EdX will now offer its students the option of paying a fee to receive an ID-verified “certificate of achievement” for completing an online course, marking the first time the 17-month-old virtual education nonprofit will monetize its free content.
“Think of it as a premium model,” EdX President Anant Agarwal said of the new initiative Tuesday at an appearance at a Graduate School of Education-sponsored forum.
The new certification process, which is debuting for three edX courses this fall, comes at a time when providers of massive open online courses, or MOOCs, are increasingly thinking about making money from their services.
Students registering for any of the three participating courses are now able to choose from among three possible tracks. They may audit the course for free without the expectation of any certificate, sign up for a free certificate, or pay a fee to receive an ID-verified certificate upon successful completion of class requirements.
Paid certificates cost $25 for Stat2x: “Introduction to Statistics,” $50 for CS169x: “Software as a Service,” and $100 for 6x: “Circuits and Electronics.”
Students signing up for an ID-verified certificate also have the option of donating more than the minimum fee to support edX—an initiative that Agarwal said has already yielded results.
“When I last looked, the amount of money that was coming in was about 10 percent more than the minimum the student could have paid,” said Agarwal.
Students who cannot afford to pay but wish to receive an ID-verified certificate will have the option of petitioning edX to receive an “honor code certificate.”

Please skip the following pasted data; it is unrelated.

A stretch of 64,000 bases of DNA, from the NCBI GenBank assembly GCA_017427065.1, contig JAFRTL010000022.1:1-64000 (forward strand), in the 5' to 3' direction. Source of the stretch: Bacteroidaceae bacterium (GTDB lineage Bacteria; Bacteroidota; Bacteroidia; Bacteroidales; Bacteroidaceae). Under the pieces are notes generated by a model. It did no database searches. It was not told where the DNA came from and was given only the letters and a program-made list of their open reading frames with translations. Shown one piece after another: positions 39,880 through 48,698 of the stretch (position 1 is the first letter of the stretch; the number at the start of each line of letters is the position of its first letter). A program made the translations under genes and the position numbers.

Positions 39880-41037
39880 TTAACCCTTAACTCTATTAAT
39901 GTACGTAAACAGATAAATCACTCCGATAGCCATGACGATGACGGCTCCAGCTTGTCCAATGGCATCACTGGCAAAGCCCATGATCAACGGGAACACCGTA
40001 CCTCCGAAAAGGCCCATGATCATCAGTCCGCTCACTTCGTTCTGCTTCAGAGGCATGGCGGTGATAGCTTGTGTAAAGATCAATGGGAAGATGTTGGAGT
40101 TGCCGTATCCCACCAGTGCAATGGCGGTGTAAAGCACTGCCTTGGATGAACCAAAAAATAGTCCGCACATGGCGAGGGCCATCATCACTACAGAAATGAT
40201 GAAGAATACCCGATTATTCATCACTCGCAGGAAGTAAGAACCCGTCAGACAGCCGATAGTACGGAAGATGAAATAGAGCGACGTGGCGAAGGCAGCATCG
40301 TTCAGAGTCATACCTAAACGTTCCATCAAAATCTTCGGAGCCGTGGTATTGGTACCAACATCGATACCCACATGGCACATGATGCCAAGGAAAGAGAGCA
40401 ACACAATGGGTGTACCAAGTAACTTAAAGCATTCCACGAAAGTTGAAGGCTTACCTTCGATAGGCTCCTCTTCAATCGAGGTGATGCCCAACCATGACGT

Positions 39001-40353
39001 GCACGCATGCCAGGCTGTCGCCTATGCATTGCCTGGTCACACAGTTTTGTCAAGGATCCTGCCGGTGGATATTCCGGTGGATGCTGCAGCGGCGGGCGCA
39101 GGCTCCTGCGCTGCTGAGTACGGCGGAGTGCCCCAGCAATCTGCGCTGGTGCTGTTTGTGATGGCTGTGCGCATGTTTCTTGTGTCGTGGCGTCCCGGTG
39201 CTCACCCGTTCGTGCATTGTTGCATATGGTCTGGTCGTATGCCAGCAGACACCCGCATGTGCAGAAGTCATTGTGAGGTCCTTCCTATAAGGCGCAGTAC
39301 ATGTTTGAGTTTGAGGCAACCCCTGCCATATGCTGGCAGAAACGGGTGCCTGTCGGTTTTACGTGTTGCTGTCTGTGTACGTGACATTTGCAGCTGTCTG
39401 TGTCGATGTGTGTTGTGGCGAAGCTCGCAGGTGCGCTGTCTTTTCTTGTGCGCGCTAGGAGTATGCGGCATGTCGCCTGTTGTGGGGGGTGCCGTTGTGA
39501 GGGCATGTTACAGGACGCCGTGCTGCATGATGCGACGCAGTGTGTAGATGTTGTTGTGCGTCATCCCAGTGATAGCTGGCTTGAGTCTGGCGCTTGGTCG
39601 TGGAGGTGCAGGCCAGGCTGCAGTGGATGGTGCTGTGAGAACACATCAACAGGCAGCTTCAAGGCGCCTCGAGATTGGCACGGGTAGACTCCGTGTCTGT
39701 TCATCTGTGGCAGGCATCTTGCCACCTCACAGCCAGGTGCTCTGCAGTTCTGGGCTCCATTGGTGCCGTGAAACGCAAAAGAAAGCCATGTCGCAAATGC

Agarwal’s comments about the new certification process came as part of a larger discussion about edX at Tuesday’s forum, which was entitled “EdX: Reinventing Education.” Speaking to a packed audience of Harvard and MIT affiliates and members of the general public, Agarwal presented edX’s mission of improving educational access, quality, and research and sharing its educational tools on an open source platform. Agarwal pointed to the new ID-verified certificates as one of many efforts by edX to make its business model “self-sustaining.”
Another potential revenue-generator, Agarwal said, could be licensing of what he termed “new age textbooks”—digital course materials that could be purchased and used by other instructors.
“Today, I am very comfortable using the textbook from a colleague,” Agarwal said. “Why not use videos or other forms of content? The printed page has been replaced by the multimedia experience from your laptop or whatever else.”
In addition to the new certification process, this fall MITx, MIT’s subset of the larger edX initiative, will launch a collection of courses linked to a particular discipline to offer more depth in a subject area.
The “XSeries” sequences will cover an amount of content equivalent to two to four traditional university courses and take between six months and two years to complete. The two inaugural XSeries sequences, which will launch this fall and next year, will each be divided into short, specific modules without direct on-campus equivalents.
According to HarvardX Faculty Director Robert A. Lue, Harvard’s branch of edX decided at this time not to launch an XSeries because faculty are still debating many questions regarding the execution of such an initiative.
—Staff writer Amna Hashmi can be reached at firstname.lastname@example.org. Follow her on Twitter @amna_hashmi.
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